The teacher kept talking about what continent Ecuador was on and where it was on that continent. I was thinking about that green- and blue-colored frog that Miguel and I caught by the spring and stuck in that rusty hole on the side of Papá’s truck. I figured it might not be there anymore after he drove into Cuenca to sell our cuys this morning. Frogs are hard to get too.
The teacher was still talking and it was getting in the way of my thoughts about afternoon plans. I could hear her tapping on a map with a stick but my eyes couldn’t see it as they were focused elsewhere. On the dirt path outside, a dog had drug a kid’s pack behind some bushes and had rooted out a tamale and a little sack of moté.
My sister had already been going to school for a whole year. I had just started. She talked about how much fun she had there and told me that all her teachers liked her more than other kids in her class. I liked her less than other kids at school or at home and thought she just made this teacher stuff up. Arriving home from school, she would head over to her favorite rock by the river and plop down with her lessons. She would finish them pretty fast before helping Mamá with chores.
I wasn’t feeling the same way as my sister. School was torture to me. I already had plans for the afternoons and I didn’t need some old homework messing them up. I already knew where the river was, where the trout liked to swim, where the frogs stayed and where the best hiding spots were. None of that was on the teachers map and it was easy to see that being here was a waste of my time. My sister was just plain dumb.
The schools siren began to sound and all us kids started getting our packs on. My butt felt better as soon as it lifted off from that hard-seated chair but not as good as my head felt when the sunshine hit it. I started running hard. Home was a little ways and I was more than ready to get some boy-fun started down by the river.
When I got to our house, my grandfather was there talking with my mamá. Grandma was back at their place milking Lotta for the last time that day. She was hurrying with her last outside chore of the afternoon. Soon, it would be too dark to scramble back down the mountain from the little barn that was on top of the first ridge. She still needed to make fresh queso for the quimbolitas.
I asked Grandpa for a story since he always knew the very best adventures to tell me. He had told me about far away places and people that were a lot more interesting than any talk that teacher had been doing. I knew he and Grandma ate early, so he was probably wanting to get back home. Grandpa said he’d tell me a story but it would have to be quick. He said that he was taking my sister and me on an adventure early in the morning! He was bringing the pony and we were going way up into the mountains. He promised to bring the kite so we could fly it in one of the meadows high above our place along the Yanuncay.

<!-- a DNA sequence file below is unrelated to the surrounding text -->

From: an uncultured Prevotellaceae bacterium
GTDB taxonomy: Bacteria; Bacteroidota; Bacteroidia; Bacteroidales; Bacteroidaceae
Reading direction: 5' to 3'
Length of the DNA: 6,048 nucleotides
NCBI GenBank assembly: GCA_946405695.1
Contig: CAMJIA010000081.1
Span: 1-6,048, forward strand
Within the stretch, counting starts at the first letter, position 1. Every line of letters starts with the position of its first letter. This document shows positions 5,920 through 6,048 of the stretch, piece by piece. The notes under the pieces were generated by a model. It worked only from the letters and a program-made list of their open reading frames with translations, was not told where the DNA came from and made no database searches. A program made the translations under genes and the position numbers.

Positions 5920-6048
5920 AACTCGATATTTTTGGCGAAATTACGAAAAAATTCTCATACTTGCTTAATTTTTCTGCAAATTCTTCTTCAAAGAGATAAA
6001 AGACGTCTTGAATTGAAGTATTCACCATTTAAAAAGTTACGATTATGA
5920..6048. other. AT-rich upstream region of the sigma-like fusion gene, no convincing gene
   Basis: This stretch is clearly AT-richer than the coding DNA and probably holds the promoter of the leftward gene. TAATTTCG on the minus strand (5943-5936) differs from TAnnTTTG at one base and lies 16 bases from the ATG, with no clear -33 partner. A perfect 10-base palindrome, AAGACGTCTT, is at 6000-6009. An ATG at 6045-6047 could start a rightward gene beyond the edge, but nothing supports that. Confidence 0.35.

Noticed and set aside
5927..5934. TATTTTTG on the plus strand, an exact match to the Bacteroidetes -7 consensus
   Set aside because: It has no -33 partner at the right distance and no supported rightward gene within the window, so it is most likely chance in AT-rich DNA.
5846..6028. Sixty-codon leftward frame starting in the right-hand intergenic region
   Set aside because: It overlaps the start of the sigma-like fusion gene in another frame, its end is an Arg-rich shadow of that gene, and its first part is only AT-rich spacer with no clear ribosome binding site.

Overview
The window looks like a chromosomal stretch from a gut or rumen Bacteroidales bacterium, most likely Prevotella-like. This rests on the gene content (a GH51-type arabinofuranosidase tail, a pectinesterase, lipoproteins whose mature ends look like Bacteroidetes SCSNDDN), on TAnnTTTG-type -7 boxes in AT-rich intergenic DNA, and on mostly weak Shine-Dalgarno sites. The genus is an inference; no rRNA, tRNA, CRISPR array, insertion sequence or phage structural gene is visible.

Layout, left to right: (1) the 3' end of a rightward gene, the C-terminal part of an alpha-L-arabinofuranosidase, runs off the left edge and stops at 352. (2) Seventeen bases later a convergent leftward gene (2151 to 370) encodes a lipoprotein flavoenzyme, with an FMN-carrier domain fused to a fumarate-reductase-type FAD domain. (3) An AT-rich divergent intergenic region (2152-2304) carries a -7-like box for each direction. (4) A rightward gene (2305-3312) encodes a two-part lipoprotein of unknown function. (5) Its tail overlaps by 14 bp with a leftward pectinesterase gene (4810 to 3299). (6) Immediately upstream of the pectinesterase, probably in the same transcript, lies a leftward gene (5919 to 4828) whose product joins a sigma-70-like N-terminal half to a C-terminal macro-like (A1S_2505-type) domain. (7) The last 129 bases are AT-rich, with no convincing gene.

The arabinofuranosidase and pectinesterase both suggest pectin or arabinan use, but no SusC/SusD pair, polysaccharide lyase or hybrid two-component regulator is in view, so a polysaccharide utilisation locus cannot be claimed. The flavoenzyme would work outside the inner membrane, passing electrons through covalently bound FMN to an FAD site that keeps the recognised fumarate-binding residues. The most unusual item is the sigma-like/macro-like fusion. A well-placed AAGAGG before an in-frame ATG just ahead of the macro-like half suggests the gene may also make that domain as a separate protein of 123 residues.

I sat close by Grandpa. My sister came in from gathering eggs and unloaded her basket as Grandpa started talking. In his story, there was a far away place called the United States of America. The people that lived there were like giants, they were really tall! And, they had all different colors of them too. There were some brown ones like us but some were even black-colored and some were white! I just couldn’t believe that a person could be white-colored but that’s what Grandpa said and he always told the truth. He explained to my sister and me that a long time ago, none of those people came here. But, he had begun to see them here and there in our country even before my sister and I were born. Grandpa laughed when he could see I wasn’t sure what to think about these funny looking people in his story. Grandpa said that the few he had met were nice and they weren’t anything to get worried about. He called them a funny name, “gringos.” I dreamed that night about white-colored and black-colored giant people in a land far away.